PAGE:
Descriptions such as ‘brave’ or ‘thought provoking’ are easily thrown about in relation to deeply personal solo performances (and not always rightly applied); even moreso to those tackling subjects we often try not to think about. In the case of The Birth of Death, however, in sharing her own experiences Joanne Tremarco creates a remarkable space for artist and audience to explore thoughts and feelings around the ultimate ‘taboo’ subject.
And it is a thing of some wonder to observe. Tremarco begins in the audience, asking questions and hearing people’s stories about near-death experience, or how they would like to die. Immediately, she has tapped into something. People want to share and are not afraid to speak openly and honestly. The audience input informs the piece throughout.
Once on stage, the performance draws from Tremarco’s experience of nursing her dying mother, and the quest for meaning once a loved one has gone. Where do they go?
She approaches the event from her mother’s imagined point of view, as well as her own. Some striking scenes of physical theatre, directed by co-creator Yael Karavan, use movement to create a whirlwind of confusion representing the letting go of this life and earthly form (if indeed the spirit lives on); and also examines those left behind, figuring out how to manage the ties that bind us to someone no longer there.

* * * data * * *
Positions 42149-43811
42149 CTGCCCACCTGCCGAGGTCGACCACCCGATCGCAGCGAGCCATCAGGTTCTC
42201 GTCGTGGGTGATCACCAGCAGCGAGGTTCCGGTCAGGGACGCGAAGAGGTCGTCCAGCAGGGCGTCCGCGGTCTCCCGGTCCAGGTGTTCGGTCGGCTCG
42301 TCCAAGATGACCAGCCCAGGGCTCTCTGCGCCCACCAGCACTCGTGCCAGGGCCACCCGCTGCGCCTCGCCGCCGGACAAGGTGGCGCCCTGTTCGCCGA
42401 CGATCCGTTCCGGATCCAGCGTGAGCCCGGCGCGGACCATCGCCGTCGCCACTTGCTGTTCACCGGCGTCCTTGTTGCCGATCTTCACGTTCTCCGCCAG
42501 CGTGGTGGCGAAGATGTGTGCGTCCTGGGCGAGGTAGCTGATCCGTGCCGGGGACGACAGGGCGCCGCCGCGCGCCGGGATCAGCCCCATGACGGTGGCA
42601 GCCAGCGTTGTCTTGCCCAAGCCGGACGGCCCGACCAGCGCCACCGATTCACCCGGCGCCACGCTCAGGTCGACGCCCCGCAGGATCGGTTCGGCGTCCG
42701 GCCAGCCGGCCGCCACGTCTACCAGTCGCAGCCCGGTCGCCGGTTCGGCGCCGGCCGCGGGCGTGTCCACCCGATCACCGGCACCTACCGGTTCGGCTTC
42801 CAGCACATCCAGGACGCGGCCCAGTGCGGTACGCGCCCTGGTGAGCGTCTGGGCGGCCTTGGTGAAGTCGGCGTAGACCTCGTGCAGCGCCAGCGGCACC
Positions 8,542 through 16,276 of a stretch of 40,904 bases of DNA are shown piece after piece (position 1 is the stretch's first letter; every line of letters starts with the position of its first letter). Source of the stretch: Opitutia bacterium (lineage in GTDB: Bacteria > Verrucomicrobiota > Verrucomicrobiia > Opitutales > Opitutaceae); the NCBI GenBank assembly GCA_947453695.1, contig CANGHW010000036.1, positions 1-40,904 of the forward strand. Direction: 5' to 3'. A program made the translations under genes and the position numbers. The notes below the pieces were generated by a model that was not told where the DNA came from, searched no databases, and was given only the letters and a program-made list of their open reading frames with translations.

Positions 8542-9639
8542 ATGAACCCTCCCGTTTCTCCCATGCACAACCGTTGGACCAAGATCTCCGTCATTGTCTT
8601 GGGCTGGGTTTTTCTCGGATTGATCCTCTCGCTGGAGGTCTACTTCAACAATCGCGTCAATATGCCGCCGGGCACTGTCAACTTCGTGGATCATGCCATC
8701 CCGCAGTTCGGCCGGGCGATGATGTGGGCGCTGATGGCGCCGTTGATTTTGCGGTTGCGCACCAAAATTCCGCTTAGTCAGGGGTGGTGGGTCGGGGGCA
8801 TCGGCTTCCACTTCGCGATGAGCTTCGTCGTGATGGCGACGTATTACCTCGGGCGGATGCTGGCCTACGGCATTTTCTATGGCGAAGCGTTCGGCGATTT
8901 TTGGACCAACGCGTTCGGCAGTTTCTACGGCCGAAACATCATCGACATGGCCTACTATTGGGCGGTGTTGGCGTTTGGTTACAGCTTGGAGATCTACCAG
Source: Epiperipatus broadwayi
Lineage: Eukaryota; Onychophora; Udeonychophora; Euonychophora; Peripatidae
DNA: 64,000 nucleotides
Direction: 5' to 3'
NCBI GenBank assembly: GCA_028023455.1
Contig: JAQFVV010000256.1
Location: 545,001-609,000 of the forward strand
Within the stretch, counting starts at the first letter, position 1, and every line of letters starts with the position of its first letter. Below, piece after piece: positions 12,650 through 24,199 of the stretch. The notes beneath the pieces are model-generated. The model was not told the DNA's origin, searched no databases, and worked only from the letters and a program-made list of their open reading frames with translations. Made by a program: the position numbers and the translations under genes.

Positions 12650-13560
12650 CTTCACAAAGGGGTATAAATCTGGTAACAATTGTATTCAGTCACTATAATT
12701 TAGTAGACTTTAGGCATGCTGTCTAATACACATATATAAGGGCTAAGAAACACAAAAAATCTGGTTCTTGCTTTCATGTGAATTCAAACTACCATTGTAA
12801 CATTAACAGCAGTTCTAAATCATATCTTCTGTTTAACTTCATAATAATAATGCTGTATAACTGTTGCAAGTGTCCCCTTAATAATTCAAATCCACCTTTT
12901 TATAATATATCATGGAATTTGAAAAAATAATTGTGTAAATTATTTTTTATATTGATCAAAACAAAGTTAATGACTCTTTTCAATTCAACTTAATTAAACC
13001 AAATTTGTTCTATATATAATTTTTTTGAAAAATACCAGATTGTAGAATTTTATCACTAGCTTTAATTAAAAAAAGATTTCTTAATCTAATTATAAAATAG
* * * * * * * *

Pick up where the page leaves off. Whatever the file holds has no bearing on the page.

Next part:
It is rare to see a piece of theatre become such an open, genuine two-way street between performer and audience. While on stage, Tremarco must deal with the structure of the piece, her own very real emotions, and really, truly listen to – and treat with care – the answers to the questions she puts out there as she goes. No easy task; but she makes that connection to create something unusual and quite unique, stylised yet warm.
Staying for the post-show discussion further illustrated the power and the reach of The Birth of Death, as audience members continued to share very personal stories and thoughts. Taken altogether, the unexpectedly collective experience made for a genuinely affecting evening.
Photo: Andrew Ness